catceleste:

hey can someone send me some recs for novel-length fics that are specific to my stringent tastes and are completed with an ending i approve of

So this spiral, this is the golden ratio and it’s a mathematical pattern that just repeats itself in nature, in flower petals and honeybees and, you know, the stars in the galaxy and in every molecule of our DNA. God, we’re so different, all of us.

televisiongif:

  At least Eliot gave me a hug.

Passage - Roberto Bolle & Polina Semionova

“I like her. She makes life interesting. She, herself, is interesting, I suppose. She talks right from the heart. I appreciate her frankness and I like the fact that she doesn’t force the natural flow of a conversation. There’s personality in her words. She thus gets to the core of things and that’s important because with her — I can talk knowing that the talk is real! Oh believe me, it’s amazingly real! And she also gives me the opportunity to listen as fully and completely as possible. And I can’t seem to get her out of my head […]”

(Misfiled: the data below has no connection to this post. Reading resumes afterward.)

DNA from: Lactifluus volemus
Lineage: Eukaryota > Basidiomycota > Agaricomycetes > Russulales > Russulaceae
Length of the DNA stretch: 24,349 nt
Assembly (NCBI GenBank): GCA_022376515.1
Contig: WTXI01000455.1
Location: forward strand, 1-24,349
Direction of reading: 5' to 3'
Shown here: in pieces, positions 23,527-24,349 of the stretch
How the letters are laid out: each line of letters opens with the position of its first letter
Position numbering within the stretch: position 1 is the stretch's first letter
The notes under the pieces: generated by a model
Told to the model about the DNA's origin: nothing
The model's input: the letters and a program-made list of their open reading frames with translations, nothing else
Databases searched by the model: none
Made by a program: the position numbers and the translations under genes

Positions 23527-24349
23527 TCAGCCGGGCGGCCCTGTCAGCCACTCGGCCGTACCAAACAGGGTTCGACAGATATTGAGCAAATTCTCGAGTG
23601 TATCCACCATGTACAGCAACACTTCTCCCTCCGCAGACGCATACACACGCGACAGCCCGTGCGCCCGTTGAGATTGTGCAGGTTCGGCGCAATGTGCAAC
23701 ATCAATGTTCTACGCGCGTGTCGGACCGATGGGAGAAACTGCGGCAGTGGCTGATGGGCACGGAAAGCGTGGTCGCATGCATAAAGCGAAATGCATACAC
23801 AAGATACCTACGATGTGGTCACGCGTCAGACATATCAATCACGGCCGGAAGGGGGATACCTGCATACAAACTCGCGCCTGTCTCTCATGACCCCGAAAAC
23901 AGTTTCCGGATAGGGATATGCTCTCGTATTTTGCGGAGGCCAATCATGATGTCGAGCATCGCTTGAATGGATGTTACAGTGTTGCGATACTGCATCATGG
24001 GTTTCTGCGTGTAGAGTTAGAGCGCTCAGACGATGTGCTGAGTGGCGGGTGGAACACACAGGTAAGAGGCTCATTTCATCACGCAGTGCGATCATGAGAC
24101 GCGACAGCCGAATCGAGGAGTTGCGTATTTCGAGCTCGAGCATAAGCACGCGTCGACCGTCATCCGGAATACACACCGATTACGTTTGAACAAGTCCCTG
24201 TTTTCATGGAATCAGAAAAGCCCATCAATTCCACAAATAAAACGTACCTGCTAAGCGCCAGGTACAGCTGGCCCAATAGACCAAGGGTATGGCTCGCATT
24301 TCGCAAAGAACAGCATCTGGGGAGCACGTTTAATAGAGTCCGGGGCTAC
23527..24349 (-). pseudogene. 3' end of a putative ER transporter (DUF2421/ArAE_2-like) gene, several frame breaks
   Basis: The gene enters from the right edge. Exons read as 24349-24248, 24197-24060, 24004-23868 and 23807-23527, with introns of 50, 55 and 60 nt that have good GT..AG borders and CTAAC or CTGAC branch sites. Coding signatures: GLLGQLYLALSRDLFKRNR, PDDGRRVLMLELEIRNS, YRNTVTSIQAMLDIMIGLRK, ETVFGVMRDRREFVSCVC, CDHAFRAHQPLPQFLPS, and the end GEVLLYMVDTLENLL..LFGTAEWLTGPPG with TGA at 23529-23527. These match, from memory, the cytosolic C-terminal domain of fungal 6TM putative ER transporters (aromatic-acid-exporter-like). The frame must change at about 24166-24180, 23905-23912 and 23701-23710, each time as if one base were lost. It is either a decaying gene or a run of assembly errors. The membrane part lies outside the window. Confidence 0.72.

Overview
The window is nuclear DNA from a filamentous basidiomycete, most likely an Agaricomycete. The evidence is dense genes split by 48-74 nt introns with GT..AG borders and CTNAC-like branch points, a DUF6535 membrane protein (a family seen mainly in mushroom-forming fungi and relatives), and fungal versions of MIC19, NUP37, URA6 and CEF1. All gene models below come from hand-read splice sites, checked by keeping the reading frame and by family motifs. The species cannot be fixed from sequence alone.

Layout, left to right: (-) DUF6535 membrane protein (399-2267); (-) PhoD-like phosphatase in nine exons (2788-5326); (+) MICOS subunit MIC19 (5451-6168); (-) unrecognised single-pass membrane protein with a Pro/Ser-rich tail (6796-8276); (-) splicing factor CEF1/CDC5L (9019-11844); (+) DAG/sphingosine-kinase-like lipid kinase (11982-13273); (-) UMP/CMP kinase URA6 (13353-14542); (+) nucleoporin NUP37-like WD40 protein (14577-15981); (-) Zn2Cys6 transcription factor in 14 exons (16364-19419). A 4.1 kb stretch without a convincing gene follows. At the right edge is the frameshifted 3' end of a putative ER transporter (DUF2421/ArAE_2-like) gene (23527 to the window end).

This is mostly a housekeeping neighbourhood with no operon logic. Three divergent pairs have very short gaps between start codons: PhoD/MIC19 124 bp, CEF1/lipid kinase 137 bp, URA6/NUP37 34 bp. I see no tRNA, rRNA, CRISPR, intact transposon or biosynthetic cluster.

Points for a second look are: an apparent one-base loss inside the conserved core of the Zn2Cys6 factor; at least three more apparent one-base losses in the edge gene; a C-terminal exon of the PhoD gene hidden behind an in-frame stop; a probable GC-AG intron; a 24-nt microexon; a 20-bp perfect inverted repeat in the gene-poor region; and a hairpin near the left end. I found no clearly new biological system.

Virginia Woolf, from Selected Letters  (via pre-raphaelites) —

billiesholiday:

Billie Holiday in 1958, Herman Leonard.

ohrobbybaby:

Ginger Rogers in “Vivacious Lady” (1938)

Title: Little Whiskey
Artist: Angus & Julia Stone
Played: 1292 times

pour a little whiskey before I head home

poor, poor love sick child


“Do you know why teachers use me? Because I speak in tongues. I write metaphors. Every one of my stories is a metaphor you can remember. The great religions are all metaphor. We appreciate things like Daniel and the lion’s den, and the Tower of Babel. People remember these metaphors because they are so vivid you can’t get free of them and that’s what kids like in school. They read about rocket ships and encounters in space, tales of dinosaurs. All my life I’ve been running through the fields and picking up bright objects. I turn one over and say, Yeah, there’s a story.”

Friday would have been Ray Bradbury’s 94th birthday, which is why Dan Piepenbring, at The Paris Review Dailylooked back on one of Bradbury’s classic stories and picked out some choice quotes from his Art of Fiction interview. Piepenbring also pointed out that the story gets a mention in, among other places, The Brief Wondrous Life of Oscar Wao. You could supplement this by reading Tanjil Rashid on the author’s Middle East connection. (via millionsmillions) —